DC: We don’t see a lot of main characters in horror who are Vietnamese or people of color in general at all. What it was like to be in a horror film that doesn’t focus on that identity necessarily, but puts it at the forefront in a way that we never usually see in the genre?
VN: Corey wants to make art house films as a director. And our comps for this were Yorgos Lanthimos’ Dogtooth meets 10 Cloverfield Lane. So there are horror elements but I personally view Daughter a little bit more as a psychological drama, but when the weirdness comes, it’s weird. The inability to just kind of confine it to the genre, I think, is indicative of what we were trying to do. Like, why can’t we be in films like this?
We should be able to exist, especially right now with these conversations of representation and identity politics and whatnot. It is really important to tell stories that are so culturally specific. Stories of my parents being refugees and whatnot, those are very important stories. But we should be able to exist in other worlds and universes. But that also doesn’t mean that we have to ignore those identities. That was a very important thing for us to include.
Some of my favorite scenes are the ones between me and Elyse speaking Vietnamese. My favorite is the eight-minute long take. It’s my favorite work that I’ve done. We also pepper in little things that are cultural references, but it’s not at the forefront. Yet in making it so specific, it makes it so much more real.
We talk all the time about it doesn’t have to be the core part of this story, but if you don’t ignore the identity of the actors, it adds so much more.
I know for Ian, being trans, we didn’t overtly make Brother’s character trans, but Ian connected with a lot of Brother’s identity and issues with suppression.
DC: So there’s a special dance number between you and Ian in the film. <laugh> No big spoilers, but it’s very tonally weird in a great way. Did you guys choreograph that together and make up the moves for that dance?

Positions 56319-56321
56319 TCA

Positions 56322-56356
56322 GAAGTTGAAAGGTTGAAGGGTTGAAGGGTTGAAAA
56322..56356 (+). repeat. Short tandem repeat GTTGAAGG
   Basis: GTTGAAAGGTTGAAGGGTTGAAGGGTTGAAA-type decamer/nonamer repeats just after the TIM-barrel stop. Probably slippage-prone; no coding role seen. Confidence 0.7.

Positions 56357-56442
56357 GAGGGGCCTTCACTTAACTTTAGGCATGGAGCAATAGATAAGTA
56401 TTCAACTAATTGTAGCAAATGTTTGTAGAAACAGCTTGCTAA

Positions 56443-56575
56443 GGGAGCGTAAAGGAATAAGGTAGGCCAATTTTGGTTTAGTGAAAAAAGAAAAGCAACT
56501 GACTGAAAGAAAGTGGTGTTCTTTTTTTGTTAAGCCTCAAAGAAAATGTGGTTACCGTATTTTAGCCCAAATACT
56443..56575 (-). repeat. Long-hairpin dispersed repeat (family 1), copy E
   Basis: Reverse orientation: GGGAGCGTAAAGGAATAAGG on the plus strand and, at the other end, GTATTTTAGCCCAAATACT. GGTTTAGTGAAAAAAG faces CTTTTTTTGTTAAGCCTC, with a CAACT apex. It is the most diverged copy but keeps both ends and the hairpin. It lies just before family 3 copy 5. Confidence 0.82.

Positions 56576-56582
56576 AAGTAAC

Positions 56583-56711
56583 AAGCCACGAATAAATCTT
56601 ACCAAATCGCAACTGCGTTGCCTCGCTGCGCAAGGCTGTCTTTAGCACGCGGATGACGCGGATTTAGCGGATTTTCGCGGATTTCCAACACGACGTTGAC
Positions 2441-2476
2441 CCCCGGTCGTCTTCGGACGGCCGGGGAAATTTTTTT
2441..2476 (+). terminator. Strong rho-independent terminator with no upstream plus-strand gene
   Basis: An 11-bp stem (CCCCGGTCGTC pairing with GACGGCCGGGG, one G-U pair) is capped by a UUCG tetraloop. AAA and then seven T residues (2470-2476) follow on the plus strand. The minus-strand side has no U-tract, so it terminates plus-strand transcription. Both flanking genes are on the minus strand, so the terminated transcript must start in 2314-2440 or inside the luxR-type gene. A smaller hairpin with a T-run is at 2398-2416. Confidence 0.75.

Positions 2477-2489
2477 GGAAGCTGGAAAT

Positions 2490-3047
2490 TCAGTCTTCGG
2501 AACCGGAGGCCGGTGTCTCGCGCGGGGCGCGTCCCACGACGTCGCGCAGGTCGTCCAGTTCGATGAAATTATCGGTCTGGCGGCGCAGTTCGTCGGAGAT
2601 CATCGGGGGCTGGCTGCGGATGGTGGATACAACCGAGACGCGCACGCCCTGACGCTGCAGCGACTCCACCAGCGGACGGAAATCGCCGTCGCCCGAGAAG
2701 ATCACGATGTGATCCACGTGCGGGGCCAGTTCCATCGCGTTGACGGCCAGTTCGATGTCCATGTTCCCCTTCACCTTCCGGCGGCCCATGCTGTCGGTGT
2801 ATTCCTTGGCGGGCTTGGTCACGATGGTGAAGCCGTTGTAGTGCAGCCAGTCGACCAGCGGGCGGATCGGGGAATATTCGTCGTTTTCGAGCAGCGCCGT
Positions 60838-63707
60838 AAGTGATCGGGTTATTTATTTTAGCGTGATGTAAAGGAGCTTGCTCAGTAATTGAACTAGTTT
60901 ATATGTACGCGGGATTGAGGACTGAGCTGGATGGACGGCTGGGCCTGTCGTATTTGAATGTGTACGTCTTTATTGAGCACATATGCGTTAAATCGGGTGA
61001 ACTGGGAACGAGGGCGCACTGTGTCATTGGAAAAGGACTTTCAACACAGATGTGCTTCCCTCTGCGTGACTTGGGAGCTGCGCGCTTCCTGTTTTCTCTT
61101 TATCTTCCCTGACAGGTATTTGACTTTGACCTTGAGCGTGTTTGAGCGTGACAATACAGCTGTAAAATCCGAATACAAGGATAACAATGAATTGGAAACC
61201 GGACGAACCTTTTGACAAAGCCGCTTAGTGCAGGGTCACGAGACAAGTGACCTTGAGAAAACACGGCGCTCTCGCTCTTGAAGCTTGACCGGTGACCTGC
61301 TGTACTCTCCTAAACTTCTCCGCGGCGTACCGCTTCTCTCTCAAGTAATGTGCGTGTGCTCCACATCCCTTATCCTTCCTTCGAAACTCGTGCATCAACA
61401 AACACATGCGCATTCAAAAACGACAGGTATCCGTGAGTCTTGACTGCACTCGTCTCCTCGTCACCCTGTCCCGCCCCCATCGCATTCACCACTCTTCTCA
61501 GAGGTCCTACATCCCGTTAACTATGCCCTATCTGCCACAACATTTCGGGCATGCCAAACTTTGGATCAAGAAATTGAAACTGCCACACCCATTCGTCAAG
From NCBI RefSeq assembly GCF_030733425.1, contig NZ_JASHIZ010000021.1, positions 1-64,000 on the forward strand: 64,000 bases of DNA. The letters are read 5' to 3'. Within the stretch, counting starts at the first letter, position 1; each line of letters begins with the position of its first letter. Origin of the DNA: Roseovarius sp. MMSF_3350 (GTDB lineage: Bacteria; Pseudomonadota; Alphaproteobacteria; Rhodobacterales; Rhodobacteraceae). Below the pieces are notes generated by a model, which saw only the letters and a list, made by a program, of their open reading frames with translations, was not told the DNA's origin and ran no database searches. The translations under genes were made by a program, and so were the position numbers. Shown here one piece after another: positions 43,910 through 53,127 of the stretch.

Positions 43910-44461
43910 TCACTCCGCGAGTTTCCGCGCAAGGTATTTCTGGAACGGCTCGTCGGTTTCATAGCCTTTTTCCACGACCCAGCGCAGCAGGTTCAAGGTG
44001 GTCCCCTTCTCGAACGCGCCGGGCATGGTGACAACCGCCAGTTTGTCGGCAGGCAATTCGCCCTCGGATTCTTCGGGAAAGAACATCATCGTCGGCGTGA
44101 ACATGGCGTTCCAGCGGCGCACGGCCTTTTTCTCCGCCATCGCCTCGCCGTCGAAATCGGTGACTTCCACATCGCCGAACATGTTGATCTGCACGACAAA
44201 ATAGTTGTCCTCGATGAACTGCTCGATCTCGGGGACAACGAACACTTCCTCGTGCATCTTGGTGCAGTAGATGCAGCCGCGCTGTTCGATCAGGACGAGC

VN: Yes, we did. I am so glad that you asked because at one point Corey looked at us and said, “Do you want me to hire a choreographer?” And we’re like, no.
I remember I just went over to Ian’s, Ian went over to mine, it was like a couple of solo rehearsals of us. Corey sent us music and he was like, “This is what you’re dancing to. Just come up with like 10 different movements.” So we just fooled around and developed our own language. Then there was another rehearsal during our prep week right before production started. We had a little session with Corey and he directed us a little bit, but you know, on the day we just threw on the music and went. This shoot was a quick and dirty shoot.
DC: Oh wow.
VN: We shot this in 12 days, actually technically less. I’ve been telling people, I don’t know if you know this, we shot in Santa Clarita in the fall, so we stopped production for like a day and a half because of a fire. We were just trying to get it done, so we didn’t have that many shots that we could do. So we just threw on the music and just went for it. There was one take where Ian did their pass and then one where I did my pass and then we did another shot where it was the two of us together. Then they edited that into this little magical number.